28 May 2020

8 weeks in: How Covid-19 has affected the housing market

By Vicki Harris
Chief Commercial Officer of Kensington Mortgages

We find ourselves living through an unprecedented time with Covid-19 having a profound impact on our personal and work lives. It’s also demonstrating a major shift within the housing and mortgage market and we’ve yet to see what the true long-term impact could be.

Within our lifespan, this global crisis is like nothing we have ever known. The pandemic has exposed us to a new way of living and we’re steadily learning how to adapt to the current environment, or what you’ve probably heard described as the ‘new normal’. 

The big question is what will Covid-19 and its aftermath mean for the mortgage market? Although no one has a crystal ball, it is worth looking back at what has happened and how the market has responded so far – and what this means for you. 

Re-mortgage market

The mortgage market reacted incredibly swiftly to the Covid-19 pandemic. Many lenders either pulled high loan to value products (LTVs) or withdrew from the market completely to help protect their existing customer base. There was also the need to arrange, process and manage mortgage payment holidays for customers who had requested one.   

Social distancing and a nationwide lockdown meant that physical viewings were suspended, bringing the housing market to an abrupt standstill. To get things moving, some lenders introduced non-physical valuation methods such as an ‘automated valuation model’ (AVM) and as the market begins to adapt to a change in the government guidance, we are slowly seeing mortgage lenders in England reintroduce physical viewings whilst upholding social distancing rules. However, throughout all of this, one large and integral part of the industry has remained intact and that’s the remortgage market. 

Regardless of a homeowner or landlord’s circumstances, when they get to the end of a fixed mortgage term, they’re usually going to be looking to see if they can remortgage at a cheaper rate. As they’re already in the property, and likely to have built up a level of equity, they are less likely to be as reliant on high loan to value mortgages as say, a first-time buyer. Nor are they likely to be as impacted by not being able to have a physical valuation so even in the current climate, a remortgage is one of the few areas of the market that can more or less proceed as before the Covid-19 crisis. 

House prices

House prices have understandably taken a hit. However, that does not mean to say a drop or stagnation is something to look upon negatively. Given the change in the current market, properties will now be more affordable for some people, such as key workers whose income has not been impacted by the pandemic, particularly those that are first-time buyers, those with larger deposits or those looking to buy later this year. 

Extension of Help to Buy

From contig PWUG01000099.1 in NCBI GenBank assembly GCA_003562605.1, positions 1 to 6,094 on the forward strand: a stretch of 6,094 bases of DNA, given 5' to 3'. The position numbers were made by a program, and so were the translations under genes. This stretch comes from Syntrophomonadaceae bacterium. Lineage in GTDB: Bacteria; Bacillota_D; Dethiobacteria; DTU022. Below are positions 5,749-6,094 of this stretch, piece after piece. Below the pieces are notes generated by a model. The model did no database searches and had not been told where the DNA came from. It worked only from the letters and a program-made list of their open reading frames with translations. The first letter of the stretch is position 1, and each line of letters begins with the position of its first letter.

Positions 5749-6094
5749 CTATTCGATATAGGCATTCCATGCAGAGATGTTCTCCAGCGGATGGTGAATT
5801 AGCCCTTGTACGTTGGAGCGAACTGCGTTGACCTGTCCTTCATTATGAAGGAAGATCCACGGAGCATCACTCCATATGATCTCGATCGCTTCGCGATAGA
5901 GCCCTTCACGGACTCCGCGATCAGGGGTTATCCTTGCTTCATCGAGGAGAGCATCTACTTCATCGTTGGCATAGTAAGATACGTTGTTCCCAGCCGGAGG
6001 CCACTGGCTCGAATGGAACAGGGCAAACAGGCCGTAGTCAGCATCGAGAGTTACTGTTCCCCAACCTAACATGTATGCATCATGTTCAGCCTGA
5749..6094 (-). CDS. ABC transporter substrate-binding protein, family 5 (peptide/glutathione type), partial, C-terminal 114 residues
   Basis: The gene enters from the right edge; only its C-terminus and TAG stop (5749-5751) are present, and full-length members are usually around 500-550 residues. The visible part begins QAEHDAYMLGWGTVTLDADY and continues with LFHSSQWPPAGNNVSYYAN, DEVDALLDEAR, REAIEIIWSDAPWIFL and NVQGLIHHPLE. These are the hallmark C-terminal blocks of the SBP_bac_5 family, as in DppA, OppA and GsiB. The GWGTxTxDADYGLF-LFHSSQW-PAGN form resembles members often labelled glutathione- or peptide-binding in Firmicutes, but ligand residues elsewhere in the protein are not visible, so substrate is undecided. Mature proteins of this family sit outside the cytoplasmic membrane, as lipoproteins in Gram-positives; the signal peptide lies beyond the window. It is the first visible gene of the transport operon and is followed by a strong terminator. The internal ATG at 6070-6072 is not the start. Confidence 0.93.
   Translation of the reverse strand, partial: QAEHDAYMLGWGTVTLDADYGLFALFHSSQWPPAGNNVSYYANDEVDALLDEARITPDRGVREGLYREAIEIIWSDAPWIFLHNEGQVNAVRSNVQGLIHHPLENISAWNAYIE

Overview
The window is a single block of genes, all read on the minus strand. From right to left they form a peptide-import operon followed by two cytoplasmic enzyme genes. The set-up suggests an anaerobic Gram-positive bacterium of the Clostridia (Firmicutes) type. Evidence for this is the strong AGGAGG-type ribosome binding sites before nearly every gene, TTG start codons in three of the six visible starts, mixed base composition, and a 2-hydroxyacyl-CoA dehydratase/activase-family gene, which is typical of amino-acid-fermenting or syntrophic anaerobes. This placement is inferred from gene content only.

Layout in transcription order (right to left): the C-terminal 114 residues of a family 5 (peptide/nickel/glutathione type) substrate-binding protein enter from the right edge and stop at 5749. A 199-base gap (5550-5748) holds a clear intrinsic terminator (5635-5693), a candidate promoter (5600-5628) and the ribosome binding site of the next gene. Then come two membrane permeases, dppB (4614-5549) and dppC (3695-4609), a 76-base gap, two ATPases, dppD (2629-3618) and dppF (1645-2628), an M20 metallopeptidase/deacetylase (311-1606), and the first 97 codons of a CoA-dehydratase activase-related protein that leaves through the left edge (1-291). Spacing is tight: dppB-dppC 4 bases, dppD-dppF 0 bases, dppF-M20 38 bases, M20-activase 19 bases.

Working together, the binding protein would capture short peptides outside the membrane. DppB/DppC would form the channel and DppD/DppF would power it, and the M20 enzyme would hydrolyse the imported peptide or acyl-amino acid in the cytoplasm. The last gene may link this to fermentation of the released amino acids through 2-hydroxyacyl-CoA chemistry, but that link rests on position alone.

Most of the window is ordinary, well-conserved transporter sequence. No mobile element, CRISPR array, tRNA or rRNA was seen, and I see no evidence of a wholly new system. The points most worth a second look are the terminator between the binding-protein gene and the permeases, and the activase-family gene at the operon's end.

In light of Covid-19, the government is in talks with housebuilders about extending the Help to Buy scheme, which is otherwise due to end in March 2023. An extension would help to kickstart activity again and provide certainty to housebuilders as the lockdown measures ease. This makes total sense given what market trends could look like in the weeks and months to come and extending the scheme would hopefully help the housing market to begin its recovery by improving builder and customer confidence. 

There is no denying that restrictions on physical property valuations and the Covid-19 lockdown are affecting market activity and it will take a little while for the market to restart. That said, it has been encouraging to see that mortgage lenders are still willing to lend and despite lower LTVs are trying their best to do so, which is exactly what our industry needs to keep moving during such challenging times.

Here at Kensington, we understand that people may have been furloughed, been asked to take a pay cut or have lost their main source of income. This is naturally going to leave a sense of unease about their current financial situation as people find themselves in situations that are both unpredictable and that they have no control over. At times like this, it may help to get in touch with a financial advisor so that you can discuss your circumstances with someone who’s an expert in their field and can give you a sense of reassurance so that you can make informed financial decisions about your future.

If you have any thoughts you’d like to share then please feel free to email me at vicki.blog@kensingtonmortgages.co.uk

Vicki Harris has 20 years of experience working in challenger financial services brands, working across asset management, banking and specialist lending. She is Chief Commercial Officer of Kensington Mortgages, the UK’s leading non-bank specialist mortgage lender.


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